We returned to the Academy just before twelve, when we were ushered into another room and entertained to a buffet lunch by members of the staff of the Academy and representatives of the Clare Island Survey, which is sponsored by the RIA. The Clare Island Survey of 1909-1911, was a huge international multidisciplinary survey of flora, fauna, geology and antiquities, sponsored by the Academy and carried out by more than a hundred international scientists. Edward Heron-Allen went over in 1911 and surveyed the foraminifera and his published report was volume 64 of the survey. The Academy are now sponsoring a new centenary survey, and our seminar was one of the Academy's events to celebrate the centenary of the original survey. We were joined at the lunch by others of our members such as Garry Garrard, our Omar Khayyam expert, who came down on the train from Sligo and Robin Edwards on the staff at Trinity College Dublin, who is taking part in the new survey. Also my great uncle Maurice and Charlotte, his wife, who they kindly invited at my request.

After lunch Tim Collins, from the National University of Ireland, Galway, set the scene with a lecture on 'The Clare Island Survey of 1909-1911: Participants, Papers and Progress' and then introduced me. I spoke on 'The Singular Life of Edward Heron-Allen' and then finally John Whittaker spoken on 'Edward Heron-Allen's Holiday Journals from Clare Island'. There were a number of questions, most addressed to Tim Collins, who everybody knew, and the audience was appreciative and interested. It was a great occasion, and made a double with my lecture to the Royal Society in London in November last year. Then we looked at their exhibition, made arrangements for our material to be copied, made tentative approaches about a possible visit to Clare Island in 2011, packed up our stuff, said our goodbyes, and left.

We decided to go back to our hotel to get rid of all our papers - the Academy were incredibly generous and showered me with books and papers and pamphlets - and agreed to meet everyone back at 'The Duke'. We had a few Smithwicks at 'The Duke' and then Frank Downey. Maurice's middle son, joined us and the family all set off for a meal together. Frank took us to a very fashionable French restaurant called Gueuleton, where we were lucky to get a table, and where we had a superb meal, and some excellent wine. I think the others in the party were disappointed that Alison and I did not eat with them, so having said goodbye to the Downeys, we retraced our steps to Il Baccaro's where they had elected to eat for the second night, but found that they had already gone back to the hotel.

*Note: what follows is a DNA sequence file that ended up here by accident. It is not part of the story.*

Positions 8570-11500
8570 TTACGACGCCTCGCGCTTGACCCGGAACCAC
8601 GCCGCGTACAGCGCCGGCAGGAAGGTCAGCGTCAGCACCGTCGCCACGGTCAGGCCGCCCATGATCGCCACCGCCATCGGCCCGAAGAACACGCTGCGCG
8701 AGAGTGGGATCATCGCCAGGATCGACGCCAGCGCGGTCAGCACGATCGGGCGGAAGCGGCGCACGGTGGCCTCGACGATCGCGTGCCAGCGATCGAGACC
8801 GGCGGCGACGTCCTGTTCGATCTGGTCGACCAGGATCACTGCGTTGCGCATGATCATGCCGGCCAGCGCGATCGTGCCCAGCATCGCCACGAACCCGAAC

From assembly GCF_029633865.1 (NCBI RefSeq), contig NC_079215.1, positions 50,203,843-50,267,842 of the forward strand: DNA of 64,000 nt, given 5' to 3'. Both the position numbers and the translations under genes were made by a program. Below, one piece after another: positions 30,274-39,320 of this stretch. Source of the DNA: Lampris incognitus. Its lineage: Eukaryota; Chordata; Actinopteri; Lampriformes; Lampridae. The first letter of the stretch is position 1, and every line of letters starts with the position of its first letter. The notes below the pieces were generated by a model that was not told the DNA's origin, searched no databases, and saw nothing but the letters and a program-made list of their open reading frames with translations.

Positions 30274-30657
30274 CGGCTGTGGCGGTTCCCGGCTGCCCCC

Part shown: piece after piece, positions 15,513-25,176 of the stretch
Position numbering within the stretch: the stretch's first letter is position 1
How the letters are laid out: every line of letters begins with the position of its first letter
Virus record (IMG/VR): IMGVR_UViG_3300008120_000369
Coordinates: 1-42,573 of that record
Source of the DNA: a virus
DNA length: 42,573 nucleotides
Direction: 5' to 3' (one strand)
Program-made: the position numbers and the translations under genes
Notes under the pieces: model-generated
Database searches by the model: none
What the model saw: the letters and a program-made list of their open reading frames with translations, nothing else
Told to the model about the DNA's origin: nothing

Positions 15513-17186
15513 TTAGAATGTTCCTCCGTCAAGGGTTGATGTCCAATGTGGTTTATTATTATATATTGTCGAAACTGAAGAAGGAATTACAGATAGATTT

On Saturday morning we all met up at breakfast again and said goodbye to Ivor and Sue, and to John, who were flying back to England that morning. Alan and Minoo asked us to meet them in the evening for a meal. After breakfast we set off for the National Library, where I had to renew my Readers Ticket. Alison went off to the manuscripts Department, where she wanted to look at Sir Walter Raleigh's estates in Cork and to see if any of the rates or maps mentioned Thomas Harriott, while I opted for the Library and looked through Yeats's letters and his row with Edmund Downey about the Irish Literary Society. I also had time to read some of Katherine Tynan's autobiographical books and one of 'The Boss's' [Edmund Downey] short stories. We met up at Hodges Figgis, surely the best bookshop in the world, and then walked across the Liffey to Northside, and up O'Connell Street to Parnell Square. There we looked at the Hugh Lane Collection and especially their Harry Clarke stained-glass window. It was only a secular work, but a disappointing Harry Clarke work is much much better than no Harry Clarke work. Then we went almost next door to the Irish Writers Museum, where I have never been before. It really is a very nice collection, well displayed, the only disappointment being that there was no mention of 'The Boss'. At last we had something to eat, and then we walked down to the Pro-Cathedral to find out the time for Mass. After that we explored the shopping areas on North Side and walked around Temple Bar before having a short rest before dinner.